In your August 2021 issue . . .
STRONG MILK OUTPUT, plentiful cream supplies, and robust dairy product inventories have bogged down domestic milk prices. As a result, both Class III and Class IV slipped nearly 70 cents during a trading window beginning on July 1 and extending to the middle of August.
CLASS III FUTURES averaged $17.65 for the September-to-December bundle of contracts, while Class IV netted $15.90 for those same months.
USDA ALSO HAD A BEARISH FORECAST for the year as it lowered its All-Milk price forecast from $18.30 in July to a $17.95 forecast in August, as was reported in the most recent World Agricultural Supply and Demand Estimates. That was driven by a 15-cent reduction in Class III prices, now forecast at $16.55, and a 25-cent downturn in Class IV.
SOFTER PRICES may be in the mix for the upcoming year as USDA shifted the All-Milk price projection from $18.50 to $17.85 for 2022.
“PROJECTED DAIRY FARM MARGINS for this year are the lowest they have been since 2018, which is expected to result in a slowdown in milk growth in the second half of the year,” stated Michael McCully. Turn to page 467 to learn more in the Milk Check Outlook column.
AT $6.24, THE MILK-TO-FEED MARGIN for the Dairy Margin Coverage (DMC) program was within 2 cents of the 2021 low set in February. That, in turn, led to a $3.26 per cwt. payout for farmers buying the maximum $9.50 coverage level in USDA’s farm bill program.
LOWER MILK PRICES AND HIGHER FEED COSTS combined to shrink that margin. Milk fell from $19.20 to $18.40 per cwt. from May to June. Corn climbed 9 cents to reach $6 per bushel, and blended alfalfa hay rose $4.50 per ton to $214.50. Both prices were highs for the year.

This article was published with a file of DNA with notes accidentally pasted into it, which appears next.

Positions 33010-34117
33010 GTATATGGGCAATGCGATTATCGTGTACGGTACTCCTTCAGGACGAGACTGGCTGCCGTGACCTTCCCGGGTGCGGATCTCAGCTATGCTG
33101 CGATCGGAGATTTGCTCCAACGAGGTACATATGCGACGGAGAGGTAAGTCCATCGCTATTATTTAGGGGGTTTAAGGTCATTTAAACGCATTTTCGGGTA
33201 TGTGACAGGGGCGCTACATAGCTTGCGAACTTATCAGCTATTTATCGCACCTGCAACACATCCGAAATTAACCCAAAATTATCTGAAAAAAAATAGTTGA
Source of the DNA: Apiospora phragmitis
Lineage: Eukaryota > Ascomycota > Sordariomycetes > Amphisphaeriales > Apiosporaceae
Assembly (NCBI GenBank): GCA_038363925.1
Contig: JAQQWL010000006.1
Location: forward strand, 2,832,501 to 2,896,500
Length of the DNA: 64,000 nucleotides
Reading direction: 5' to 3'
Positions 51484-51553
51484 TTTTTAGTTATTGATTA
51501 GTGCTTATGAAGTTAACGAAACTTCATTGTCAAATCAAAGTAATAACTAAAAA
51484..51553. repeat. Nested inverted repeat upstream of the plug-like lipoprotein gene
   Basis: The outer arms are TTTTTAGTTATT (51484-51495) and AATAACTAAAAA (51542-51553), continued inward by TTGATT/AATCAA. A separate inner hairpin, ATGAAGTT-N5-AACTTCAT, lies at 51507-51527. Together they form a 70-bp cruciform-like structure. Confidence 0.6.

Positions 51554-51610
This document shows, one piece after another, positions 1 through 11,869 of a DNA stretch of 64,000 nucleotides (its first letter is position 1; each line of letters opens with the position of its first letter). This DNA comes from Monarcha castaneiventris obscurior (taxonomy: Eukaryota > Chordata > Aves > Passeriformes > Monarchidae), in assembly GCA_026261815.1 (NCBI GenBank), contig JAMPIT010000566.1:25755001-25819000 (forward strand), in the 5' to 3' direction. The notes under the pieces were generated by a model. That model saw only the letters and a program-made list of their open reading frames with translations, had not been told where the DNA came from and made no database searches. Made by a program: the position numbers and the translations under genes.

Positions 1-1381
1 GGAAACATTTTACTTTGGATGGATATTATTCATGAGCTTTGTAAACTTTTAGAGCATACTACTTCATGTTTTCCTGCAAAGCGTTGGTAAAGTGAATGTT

THE ONLY BRIGHT SPOT on the feed front was soybean meal, which fell by $43 to settle at $378 per ton. That set a new low for the year.
MILK PROTEIN CONTINUED TO CARRY MILK CHECKS in July at $2.50 per pound, while butterfat netted $1.91 per pound.
DAIRY EXPORTS HAVE BEEN ABSORBING more and more milk. In May, 18.8% of the total milk solids produced in the United States went to dairy consumers outside its borders. That was a new record. Year-to-date exports have accounted for 16% to 18% of milk solids in every month.
U.S. DAIRY EXPORTS have grown so much that the category is now running neck and neck with domestic fluid milk sales. Those beverage sales represented 19.5% of U.S. milk production. However, blended milkfat levels were at 2.2% when accounting for the full spectrum of skim to whole milk, which makes both categories near equal on a milk solids basis.
JUNE DAIRY EXPORT VALUE climbed 15% compared to the same month in 2020, and that sales performance marked the fifth straight month of year-over-year growth. Through the first half of 2021, dairy export sales were just 4% behind the record for the same period in 2014.
PREVAILING GLOBAL PRICES have been driving dairy product sales as values on New Zealand’s Global Dairy Trade have been under valued for similar products on the U.S.-based CME. As the world’s largest dairy product exporter, New Zealand prices often establish world prices.
ARIZONA WILL LOSE 8% OF ITS TOTAL WATER as a major drought continues to tighten its grip in the Western states. That water reduction represented one-fifth of the water the state had been receiving from the Colorado River, reported the Associated Press. Alfalfa, corn for silage, and other crops will be hard hit and will have dairymen looking for feed.